City commissioners heard Monday how Mosaica Education would operate West Palm Beach’s charter school, the first municipal charter school city in Palm Beach County and one of only a handful in Florida.
In September, the county school board granted a municipal charter to the city for a K-5 school.
The city had talks with Mosaica and Charter Schools USA, which runs the Renaissance charter school chain that has two schools in the county.
It later focused on Mosaica and now is in contract talks. Mayor Jeri Muoio would make the decision on any contract.
“Our number one goal is to be an international leader in providing world-class K-12 education,” Mosaica Chief Executive Officer Michael Connelly said Monday at a special commission workshop about the charter school.
Mosaica has 104 programs and 25,000 students in 14 U.S. states, Great Britain, India and the United Arab Emirates. It was founded in 1997 and opened its first school that year in Michigan. It began an online operation in 2009.
Connelly said the average Mosaica student gains 1.33 years of growth in mathematics and 1.24 years in reading and language arts for every year that other public school students do nationally.
Commissioners grilled Connelly about the fact that this would be the firm’s first school in Florida.
“We have been looking to enter the Florida market for a long time” Connelly said. “There’s a lot of need for improvement in education, in our humble opinion.”
But he said Mosaica requires “a strong local partner,” which would be the city.
“We’re not going to presume to understand the community. That’s the job of the local board,” he said.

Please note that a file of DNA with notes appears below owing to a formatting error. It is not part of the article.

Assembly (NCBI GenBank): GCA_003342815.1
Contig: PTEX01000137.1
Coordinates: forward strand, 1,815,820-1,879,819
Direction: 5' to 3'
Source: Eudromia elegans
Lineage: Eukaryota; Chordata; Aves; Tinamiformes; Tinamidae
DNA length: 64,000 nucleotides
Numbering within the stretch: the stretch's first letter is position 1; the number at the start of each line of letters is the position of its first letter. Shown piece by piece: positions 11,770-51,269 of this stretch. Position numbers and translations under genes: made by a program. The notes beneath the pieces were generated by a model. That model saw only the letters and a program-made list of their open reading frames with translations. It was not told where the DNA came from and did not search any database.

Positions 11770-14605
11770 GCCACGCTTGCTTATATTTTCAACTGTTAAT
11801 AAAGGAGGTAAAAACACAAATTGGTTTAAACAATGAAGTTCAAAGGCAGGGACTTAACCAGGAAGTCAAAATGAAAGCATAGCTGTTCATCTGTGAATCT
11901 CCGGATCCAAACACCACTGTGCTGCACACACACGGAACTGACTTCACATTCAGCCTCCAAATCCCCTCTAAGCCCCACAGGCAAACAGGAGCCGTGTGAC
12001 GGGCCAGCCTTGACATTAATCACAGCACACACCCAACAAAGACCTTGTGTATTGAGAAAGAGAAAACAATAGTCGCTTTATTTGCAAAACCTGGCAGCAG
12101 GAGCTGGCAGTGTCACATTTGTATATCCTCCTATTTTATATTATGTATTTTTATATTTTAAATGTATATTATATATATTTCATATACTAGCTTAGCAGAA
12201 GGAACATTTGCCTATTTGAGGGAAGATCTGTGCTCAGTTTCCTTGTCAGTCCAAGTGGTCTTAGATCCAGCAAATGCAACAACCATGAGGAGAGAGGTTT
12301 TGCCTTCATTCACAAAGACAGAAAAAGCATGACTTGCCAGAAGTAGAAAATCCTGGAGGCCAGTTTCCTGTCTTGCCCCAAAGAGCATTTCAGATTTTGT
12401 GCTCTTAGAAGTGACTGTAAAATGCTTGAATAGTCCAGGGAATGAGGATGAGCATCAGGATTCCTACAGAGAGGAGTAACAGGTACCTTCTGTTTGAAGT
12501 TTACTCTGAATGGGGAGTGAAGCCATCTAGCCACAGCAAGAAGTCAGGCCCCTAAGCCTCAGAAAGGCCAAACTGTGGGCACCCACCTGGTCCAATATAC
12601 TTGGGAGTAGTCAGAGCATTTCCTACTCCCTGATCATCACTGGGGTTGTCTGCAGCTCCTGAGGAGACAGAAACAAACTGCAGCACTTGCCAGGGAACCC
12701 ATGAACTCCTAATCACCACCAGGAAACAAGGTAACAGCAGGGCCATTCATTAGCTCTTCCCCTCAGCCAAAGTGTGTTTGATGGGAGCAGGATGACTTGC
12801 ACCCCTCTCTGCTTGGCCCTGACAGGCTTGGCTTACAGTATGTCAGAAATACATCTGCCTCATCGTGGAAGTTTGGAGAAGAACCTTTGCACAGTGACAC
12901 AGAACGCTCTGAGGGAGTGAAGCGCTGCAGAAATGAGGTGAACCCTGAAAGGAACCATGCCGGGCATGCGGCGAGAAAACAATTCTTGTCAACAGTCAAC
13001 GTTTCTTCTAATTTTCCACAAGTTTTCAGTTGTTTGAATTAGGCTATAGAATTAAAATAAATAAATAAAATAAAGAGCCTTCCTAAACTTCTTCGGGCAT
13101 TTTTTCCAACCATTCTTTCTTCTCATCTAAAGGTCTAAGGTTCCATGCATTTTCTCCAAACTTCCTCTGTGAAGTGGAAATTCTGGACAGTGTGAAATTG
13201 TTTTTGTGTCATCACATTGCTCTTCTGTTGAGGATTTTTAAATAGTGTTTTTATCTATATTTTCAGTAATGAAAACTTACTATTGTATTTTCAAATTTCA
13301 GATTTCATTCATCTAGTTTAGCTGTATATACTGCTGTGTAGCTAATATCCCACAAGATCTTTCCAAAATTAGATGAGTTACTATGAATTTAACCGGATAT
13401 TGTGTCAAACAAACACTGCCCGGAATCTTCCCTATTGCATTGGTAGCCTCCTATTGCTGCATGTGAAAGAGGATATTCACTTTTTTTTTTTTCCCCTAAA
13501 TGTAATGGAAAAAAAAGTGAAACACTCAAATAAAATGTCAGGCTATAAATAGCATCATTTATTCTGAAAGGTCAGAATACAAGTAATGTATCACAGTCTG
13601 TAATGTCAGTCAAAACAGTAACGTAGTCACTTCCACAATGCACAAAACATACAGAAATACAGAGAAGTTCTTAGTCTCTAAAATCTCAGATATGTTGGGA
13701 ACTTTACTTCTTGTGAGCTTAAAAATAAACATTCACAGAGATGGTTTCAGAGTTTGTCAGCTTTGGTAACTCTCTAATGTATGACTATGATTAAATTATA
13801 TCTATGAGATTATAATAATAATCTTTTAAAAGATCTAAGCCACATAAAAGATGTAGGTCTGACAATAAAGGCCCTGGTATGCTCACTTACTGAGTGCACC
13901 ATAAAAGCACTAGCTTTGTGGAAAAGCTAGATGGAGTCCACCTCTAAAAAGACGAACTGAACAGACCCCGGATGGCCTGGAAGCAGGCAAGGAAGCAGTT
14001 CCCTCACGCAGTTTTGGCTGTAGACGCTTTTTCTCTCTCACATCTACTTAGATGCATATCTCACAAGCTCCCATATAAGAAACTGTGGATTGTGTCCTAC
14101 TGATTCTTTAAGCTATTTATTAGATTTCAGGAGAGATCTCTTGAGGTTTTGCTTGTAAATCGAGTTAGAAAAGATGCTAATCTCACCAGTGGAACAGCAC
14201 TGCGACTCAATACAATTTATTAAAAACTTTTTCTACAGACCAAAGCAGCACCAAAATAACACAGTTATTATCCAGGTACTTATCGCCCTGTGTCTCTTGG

Commissioner Shanon Materio said she wanted to be assured that Mosaica understands the state of education and the fact that Florida handles students from around the world.
“I will not pretend to be an expert on Florida culture (or) Florida education,” Connelly said. He said what Mosaica can offer is “being able to bring national standards to local communities and make them work …,” but just as important would be the guidance of the charter school’s board — in this case, the city commission.
“We’re humble enough to understand that every community is different. Florida is different from Georgia. West Palm Beach is different from Lake Worth.”
Later, at the commission’s regular meeting, Kimberly Mitchell suggested naming the new school after longtime educator and school administrator Clifford Bridges. She and Commissioner Ike Robinson said he died last week. Bridges grew up around the city’s Gaines Park and is the city’s longest-serving member of the Parks and Recreation Advisory Committee.
What the commission did
The West Palm Beach City Commission, sitting as the board of the Community Redevelopment Agency, also voted 4-0 Monday to require Palm Beach Dramaworks to operate its proposed light-fare cafe at least 12 hours a day, six days a week. The city already has approved the request by the theater company at 201 Clematis St. to move into the adjacent cafe, which is the former home of Pizza Luna.